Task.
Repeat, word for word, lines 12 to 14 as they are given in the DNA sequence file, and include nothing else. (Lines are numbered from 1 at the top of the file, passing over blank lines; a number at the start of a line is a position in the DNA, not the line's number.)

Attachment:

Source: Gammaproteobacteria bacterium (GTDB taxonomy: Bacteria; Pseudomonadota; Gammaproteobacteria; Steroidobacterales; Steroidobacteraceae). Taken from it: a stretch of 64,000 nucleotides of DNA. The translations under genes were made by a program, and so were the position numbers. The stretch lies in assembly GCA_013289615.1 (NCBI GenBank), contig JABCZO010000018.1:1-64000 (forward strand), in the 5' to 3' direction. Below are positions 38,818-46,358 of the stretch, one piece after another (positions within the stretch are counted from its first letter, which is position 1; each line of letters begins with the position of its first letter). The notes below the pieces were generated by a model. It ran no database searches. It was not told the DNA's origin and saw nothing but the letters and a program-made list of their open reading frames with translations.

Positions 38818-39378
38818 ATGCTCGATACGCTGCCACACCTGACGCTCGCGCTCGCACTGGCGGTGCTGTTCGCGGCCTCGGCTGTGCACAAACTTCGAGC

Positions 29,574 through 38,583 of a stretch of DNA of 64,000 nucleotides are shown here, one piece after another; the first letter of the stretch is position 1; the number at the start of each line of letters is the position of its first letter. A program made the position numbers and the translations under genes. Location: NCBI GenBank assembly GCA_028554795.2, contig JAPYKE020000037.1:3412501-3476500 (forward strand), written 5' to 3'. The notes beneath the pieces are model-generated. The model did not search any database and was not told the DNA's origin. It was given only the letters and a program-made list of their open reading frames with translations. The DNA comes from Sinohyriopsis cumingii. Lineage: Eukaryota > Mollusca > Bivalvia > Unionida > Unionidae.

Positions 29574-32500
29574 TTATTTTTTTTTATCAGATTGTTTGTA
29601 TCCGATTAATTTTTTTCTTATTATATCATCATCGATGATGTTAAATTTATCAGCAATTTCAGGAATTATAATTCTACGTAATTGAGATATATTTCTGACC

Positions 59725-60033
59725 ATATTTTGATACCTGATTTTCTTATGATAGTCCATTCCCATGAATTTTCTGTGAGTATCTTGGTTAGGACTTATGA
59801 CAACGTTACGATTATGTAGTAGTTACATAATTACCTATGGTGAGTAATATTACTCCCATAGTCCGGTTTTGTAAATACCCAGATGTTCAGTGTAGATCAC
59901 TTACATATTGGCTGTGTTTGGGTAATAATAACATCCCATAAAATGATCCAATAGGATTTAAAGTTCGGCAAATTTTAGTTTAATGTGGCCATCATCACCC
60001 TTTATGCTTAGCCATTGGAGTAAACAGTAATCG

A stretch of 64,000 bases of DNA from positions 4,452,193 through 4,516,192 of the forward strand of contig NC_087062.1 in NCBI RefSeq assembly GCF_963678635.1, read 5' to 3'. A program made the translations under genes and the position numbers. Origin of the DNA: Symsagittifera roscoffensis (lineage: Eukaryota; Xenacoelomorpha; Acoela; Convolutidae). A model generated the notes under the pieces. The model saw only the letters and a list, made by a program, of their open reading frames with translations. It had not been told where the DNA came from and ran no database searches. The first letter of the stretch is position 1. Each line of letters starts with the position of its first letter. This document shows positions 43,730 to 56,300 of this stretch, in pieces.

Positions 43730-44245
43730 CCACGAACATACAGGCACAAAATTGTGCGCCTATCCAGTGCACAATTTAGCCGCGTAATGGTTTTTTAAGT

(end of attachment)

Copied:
60001 TTTATGCTTAGCCATTGGAGTAAACAGTAATCG

A stretch of 64,000 bases of DNA from positions 4,452,193 through 4,516,192 of the forward strand of contig NC_087062.1 in NCBI RefSeq assembly GCF_963678635.1, read 5' to 3'. A program made the translations under genes and the position numbers. Origin of the DNA: Symsagittifera roscoffensis (lineage: Eukaryota; Xenacoelomorpha; Acoela; Convolutidae). A model generated the notes under the pieces. The model saw only the letters and a list, made by a program, of their open reading frames with translations. It had not been told where the DNA came from and ran no database searches. The first letter of the stretch is position 1. Each line of letters starts with the position of its first letter. This document shows positions 43,730 to 56,300 of this stretch, in pieces.

Positions 43730-44245